The influence of plant hormones on flowering and chlorophyll content of Leucadendron elimense E. Phillips subsp. elimense
Overharvesting cut flowers and destroying natural habitats have forced Leucadendron elimense subsp. elimense, an endemic, fynbos shrub from the Agulhas Plain of South Africa to become an endangered species. Both male and female plants of this species are valued as floricultural products. Improvement of production methods could advance the sustainable and economic cultivation practices for a suitable and marketable product and further aid in the conservation of the species. The study aimed to determine the use of plant hormones on the fresh weight, flowering percentage, and chlorophyll content of the species. Plant material was sustainably harvested from randomly selected male and female plants growing in their natural habit. Experimental treatments consisted of a once-off application of Indole-3-acetic acid (IAA), 1-Naphthaleneacetic acid (NAA) and Indole-3-butyric acid (IBA) at selected concentrations of 2000, 4000 and 6000 ppm on male and female plants, respectively. Treated, terminal cuttings were planted into perforated, transparent, bags in a mix of two parts coarse river sand, one-part coco peat and one-part perlite (2:1:1) and grown under semi-controlled greenhouse conditions. Results of fresh weight and chlorophyll content showed significant increases in the flowering percentage of female plants using IAA at 4000 ppm, while lower concentrations (2000 and 4000 ppm) of NAA treatments were more successful on the male plants. The study presented that applying plant hormones enhanced the final product quality with evidence of improving the flowering for both cut and potted plant production of male and female plants. New scientific advances can successfully support the restoration ecology of red-listed species in a declining habitat.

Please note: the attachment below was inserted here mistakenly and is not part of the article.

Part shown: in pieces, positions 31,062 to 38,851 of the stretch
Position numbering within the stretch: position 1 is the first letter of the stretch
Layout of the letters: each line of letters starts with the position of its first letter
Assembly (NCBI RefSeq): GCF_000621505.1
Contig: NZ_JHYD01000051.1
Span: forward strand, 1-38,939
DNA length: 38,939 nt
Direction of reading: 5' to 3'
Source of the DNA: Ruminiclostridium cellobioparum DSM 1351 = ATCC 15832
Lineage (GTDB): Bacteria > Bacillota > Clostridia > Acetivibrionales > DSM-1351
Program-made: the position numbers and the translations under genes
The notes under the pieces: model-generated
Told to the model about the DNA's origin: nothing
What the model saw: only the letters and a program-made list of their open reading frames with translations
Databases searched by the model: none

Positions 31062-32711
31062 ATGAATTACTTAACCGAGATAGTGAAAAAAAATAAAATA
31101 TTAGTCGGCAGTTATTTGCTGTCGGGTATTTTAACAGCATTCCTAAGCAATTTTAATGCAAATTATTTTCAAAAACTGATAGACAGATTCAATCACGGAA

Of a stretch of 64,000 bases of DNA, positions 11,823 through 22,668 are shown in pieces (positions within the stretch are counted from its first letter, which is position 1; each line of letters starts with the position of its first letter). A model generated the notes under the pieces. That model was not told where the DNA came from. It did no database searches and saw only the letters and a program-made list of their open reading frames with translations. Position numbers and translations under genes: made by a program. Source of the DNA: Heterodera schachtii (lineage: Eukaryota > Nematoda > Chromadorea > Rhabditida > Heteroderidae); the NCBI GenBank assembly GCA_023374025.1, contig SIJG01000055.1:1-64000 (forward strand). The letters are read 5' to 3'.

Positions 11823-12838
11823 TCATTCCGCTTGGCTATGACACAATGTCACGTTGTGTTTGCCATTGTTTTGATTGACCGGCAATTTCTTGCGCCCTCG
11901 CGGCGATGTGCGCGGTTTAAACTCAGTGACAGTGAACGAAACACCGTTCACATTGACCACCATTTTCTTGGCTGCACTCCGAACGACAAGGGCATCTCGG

Liedtke, J., Laubscher, C.P. and Wilmot, C.M. (2023). The influence of plant hormones on flowering and chlorophyll content of Leucadendron elimense E. Phillips subsp. elimense. Acta Hortic. 1368, 119-126
commercial potential, cone bush, cut flowers, Proteaceae, sustainable harvesting